New York: Neurons present in our gut play a key role in protecting intestinal tissue from over-inflammation, says a new research from the Rockefeller University.
The immune system exercises constant vigilance to protect the body from external threats — including what we eat and drink.
“Our work identifies a mechanism by which neurons work with immune cells to help intestinal tissue respond to perturbations without going too far,” said assistant professor Daniel Mucida who led the research.
Different populations of macrophages are among the many types of immune cells present in intestinal tissue.
Using a 3D imaging technique, the researchers looked in depth at the differences between the two key macrophage populations.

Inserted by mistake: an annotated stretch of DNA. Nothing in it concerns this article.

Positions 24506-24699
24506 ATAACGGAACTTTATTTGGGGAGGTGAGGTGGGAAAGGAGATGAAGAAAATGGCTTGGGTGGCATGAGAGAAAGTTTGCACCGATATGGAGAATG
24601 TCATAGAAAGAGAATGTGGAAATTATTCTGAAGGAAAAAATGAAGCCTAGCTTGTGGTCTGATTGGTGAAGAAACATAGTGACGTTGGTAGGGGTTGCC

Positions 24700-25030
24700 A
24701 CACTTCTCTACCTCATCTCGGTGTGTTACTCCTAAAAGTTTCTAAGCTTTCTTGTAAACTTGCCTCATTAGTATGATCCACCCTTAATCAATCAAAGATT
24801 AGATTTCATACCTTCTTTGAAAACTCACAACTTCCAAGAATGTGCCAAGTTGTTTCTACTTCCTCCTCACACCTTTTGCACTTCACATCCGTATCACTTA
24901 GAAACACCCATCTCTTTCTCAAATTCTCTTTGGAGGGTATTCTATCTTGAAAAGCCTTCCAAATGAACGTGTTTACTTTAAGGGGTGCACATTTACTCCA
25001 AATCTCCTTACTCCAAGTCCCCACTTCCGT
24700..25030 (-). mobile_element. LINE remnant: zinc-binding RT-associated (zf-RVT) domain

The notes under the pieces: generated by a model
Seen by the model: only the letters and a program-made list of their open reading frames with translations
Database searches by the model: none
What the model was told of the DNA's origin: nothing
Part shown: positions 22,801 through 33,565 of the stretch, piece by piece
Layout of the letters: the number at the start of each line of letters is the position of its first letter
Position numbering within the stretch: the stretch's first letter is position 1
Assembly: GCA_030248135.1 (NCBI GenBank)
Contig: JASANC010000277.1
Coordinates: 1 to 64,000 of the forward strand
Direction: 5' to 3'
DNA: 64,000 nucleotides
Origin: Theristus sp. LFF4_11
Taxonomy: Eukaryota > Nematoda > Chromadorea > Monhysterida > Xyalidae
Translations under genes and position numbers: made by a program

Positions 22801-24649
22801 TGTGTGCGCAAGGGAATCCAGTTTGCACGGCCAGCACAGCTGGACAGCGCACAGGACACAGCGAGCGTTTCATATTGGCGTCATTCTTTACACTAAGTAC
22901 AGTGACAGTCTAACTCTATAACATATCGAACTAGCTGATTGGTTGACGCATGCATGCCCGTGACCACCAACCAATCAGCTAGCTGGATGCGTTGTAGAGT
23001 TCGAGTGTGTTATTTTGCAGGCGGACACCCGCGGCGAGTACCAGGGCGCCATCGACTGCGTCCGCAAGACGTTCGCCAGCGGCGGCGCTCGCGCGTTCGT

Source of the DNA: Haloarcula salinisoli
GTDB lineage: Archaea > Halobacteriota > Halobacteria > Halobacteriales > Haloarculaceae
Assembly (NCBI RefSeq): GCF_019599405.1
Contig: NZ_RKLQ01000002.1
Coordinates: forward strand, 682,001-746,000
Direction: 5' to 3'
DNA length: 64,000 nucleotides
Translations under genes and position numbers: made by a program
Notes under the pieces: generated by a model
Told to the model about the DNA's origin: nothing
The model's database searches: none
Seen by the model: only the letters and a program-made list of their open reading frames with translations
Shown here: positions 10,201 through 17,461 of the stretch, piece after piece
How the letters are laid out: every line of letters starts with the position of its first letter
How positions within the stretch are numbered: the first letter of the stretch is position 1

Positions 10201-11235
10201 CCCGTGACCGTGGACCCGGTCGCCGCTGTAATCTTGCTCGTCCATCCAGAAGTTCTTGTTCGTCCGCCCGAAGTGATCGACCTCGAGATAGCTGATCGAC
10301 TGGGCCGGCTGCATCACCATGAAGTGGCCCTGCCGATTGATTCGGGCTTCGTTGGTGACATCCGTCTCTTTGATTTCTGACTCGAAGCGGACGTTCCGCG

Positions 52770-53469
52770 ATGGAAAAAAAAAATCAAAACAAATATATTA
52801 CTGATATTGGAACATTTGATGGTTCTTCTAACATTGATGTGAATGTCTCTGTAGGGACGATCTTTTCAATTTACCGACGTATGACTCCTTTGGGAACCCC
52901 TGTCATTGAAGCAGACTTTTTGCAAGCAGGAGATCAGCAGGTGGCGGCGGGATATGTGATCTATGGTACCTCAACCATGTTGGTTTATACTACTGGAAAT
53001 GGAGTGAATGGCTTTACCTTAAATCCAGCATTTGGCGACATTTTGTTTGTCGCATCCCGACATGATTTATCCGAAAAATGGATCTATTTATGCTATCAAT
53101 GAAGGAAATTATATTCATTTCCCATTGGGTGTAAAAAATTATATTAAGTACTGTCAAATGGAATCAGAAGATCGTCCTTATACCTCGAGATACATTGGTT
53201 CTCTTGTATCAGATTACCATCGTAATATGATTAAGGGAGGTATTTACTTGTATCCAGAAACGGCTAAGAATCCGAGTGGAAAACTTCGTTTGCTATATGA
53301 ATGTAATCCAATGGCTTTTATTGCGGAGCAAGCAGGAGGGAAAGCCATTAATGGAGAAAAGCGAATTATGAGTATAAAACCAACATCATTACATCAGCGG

In addition to variations in how the cells look and move, they noticed that intestinal neurons are surrounded by macrophages.
When Mucida and colleagues analysed the genes that are expressed in the two macrophage populations, they found that lamina propria macrophages preferentially express pro-inflammatory genes.
In contrast, the muscularis macrophages preferentially express anti-inflammatory genes and these are boosted when intestinal infections occur.
“We came to the conclusion that one of the main signals to control infection seems to come from neurons,” Mucida noted.
The researchers also observed that the muscularis macrophages are activated within one to two hours following an infection.
“We now have a much better picture of how the communication between neurons and macrophages in the intestine helps to prevent potential damage from inflammation,” Mucida added.
The findings, published in the journal Cell, can have treatment implications for gastrointestinal diseases such as irritable bowel syndrome (IBS).